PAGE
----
It was a normal July day. I woke up, stretched and rolled out of my sleep, yawning. There was a little frost on the grasses, but the sun was bright and the sky was blue. Chilly air shocked my nose, but it would warm up soon, as it always did at this high altitude in summer. Leaving home, I slowly walked down to the lake to get some fresh water. I had the trail all to myself at this early hour, although I could hear the buzzing of mosquitoes as I approached the shore. They never really bother me, but I find their sound annoying. The pebble beach was covered in tiny blue butterflies who seemed to be enjoying a drink of shallow water among the rocks. The lake reflected the tall, gray-blue, rocky mountains. They still had a lot of snow at their glacial tops. This was good news for someone like me. In the last few years, the snow had melted too early, so the rivers ran dry and the lake shores became crowded by everyone forced to come to my lake to get water. I’d rather not be in that kind of crowd. I bent down and took a long sip. The water was icy cool, so I stopped before completely quenching my thirst. I thought I’d eat and then come back for more when the sun had warmed it a bit. I noticed a moose at the far end of the lake. I sat down and watched him drink for a few minutes. Silly moose like to drink their water while bathing in it! That morning, I found it puzzling. It’s not that I don’t enjoy a good swim, but it seemed too cold. I considered taking a dip, but not until later in the day when the air was warmer. Ah well, to each his own.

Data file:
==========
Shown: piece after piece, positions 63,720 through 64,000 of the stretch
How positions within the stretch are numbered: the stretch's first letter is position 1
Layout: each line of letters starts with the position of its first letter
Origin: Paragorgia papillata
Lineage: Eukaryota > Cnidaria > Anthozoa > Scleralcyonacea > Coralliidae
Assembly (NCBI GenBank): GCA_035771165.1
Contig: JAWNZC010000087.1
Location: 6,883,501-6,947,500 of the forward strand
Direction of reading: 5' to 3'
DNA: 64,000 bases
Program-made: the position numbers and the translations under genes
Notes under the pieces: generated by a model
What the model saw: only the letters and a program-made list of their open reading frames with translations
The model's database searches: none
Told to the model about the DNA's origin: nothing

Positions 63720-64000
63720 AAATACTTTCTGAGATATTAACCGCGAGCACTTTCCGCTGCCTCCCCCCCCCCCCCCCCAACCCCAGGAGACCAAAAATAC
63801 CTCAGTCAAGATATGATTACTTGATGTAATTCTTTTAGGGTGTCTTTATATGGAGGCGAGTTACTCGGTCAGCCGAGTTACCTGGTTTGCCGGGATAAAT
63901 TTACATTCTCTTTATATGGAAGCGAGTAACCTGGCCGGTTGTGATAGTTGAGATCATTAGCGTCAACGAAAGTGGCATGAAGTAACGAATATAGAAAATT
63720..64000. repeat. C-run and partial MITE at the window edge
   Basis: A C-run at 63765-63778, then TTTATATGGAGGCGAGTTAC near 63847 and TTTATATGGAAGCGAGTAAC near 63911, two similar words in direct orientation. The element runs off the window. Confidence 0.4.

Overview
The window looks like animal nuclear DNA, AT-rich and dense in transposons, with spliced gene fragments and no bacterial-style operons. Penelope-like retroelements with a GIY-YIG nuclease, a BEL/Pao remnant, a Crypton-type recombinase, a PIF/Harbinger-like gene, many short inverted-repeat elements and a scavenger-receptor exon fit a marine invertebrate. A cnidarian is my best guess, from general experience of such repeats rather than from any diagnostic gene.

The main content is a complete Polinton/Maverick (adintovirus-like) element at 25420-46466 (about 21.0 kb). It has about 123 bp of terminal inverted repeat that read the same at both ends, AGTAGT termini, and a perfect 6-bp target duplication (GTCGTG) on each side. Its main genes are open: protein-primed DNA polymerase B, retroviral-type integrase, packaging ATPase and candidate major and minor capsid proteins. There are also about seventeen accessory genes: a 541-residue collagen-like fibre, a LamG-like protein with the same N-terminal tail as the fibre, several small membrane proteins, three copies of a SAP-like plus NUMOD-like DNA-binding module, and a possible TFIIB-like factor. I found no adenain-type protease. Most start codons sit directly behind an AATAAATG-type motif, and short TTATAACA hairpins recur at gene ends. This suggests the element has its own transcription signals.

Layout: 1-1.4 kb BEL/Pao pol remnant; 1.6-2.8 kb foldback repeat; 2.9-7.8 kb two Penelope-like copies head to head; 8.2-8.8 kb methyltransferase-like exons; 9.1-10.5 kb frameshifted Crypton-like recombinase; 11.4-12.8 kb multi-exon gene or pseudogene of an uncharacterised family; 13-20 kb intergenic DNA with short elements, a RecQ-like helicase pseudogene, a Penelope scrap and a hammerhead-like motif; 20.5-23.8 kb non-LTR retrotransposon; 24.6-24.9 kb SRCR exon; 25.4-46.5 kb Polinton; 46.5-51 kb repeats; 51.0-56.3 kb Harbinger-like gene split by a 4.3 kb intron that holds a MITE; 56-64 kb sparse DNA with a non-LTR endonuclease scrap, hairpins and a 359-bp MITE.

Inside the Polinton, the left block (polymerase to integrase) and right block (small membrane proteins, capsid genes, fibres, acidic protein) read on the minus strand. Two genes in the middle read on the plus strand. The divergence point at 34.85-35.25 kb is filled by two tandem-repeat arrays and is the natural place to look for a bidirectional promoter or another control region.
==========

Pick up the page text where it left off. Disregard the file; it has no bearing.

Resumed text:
Breakfast called me to the hills. I wandered back up the trail and found some huckleberry bushes hidden among the tall pine trees. The berries were tiny, black and sweet. Delicious, but not very filling. I ate quite a few, but I really wanted something more substantial. I thought I should head up and over the hill to the stream on the other side. It has shallow water and a rocky bottom. Sometimes I can catch a fish there. On the way up the hill, a strong breeze started blowing. It parted my hair and let the cold air get to my skin, giving me a chill. I began to wonder if I should expect a storm today, but the blue sky seemed to say no. When I got to the stream, the water was rushing over the rocks. I must have slept through quite a bit of rain last night, I thought. Whitewater made it harder to see the fish than usual. I stood there for a while but had no luck fishing. I did observe several large birds flying by, including a bald eagle who seemed to have better luck with the fishing than I did. I was a little jealous, but I can’t fly, so I guess the eagle gets to eat the meal I wanted.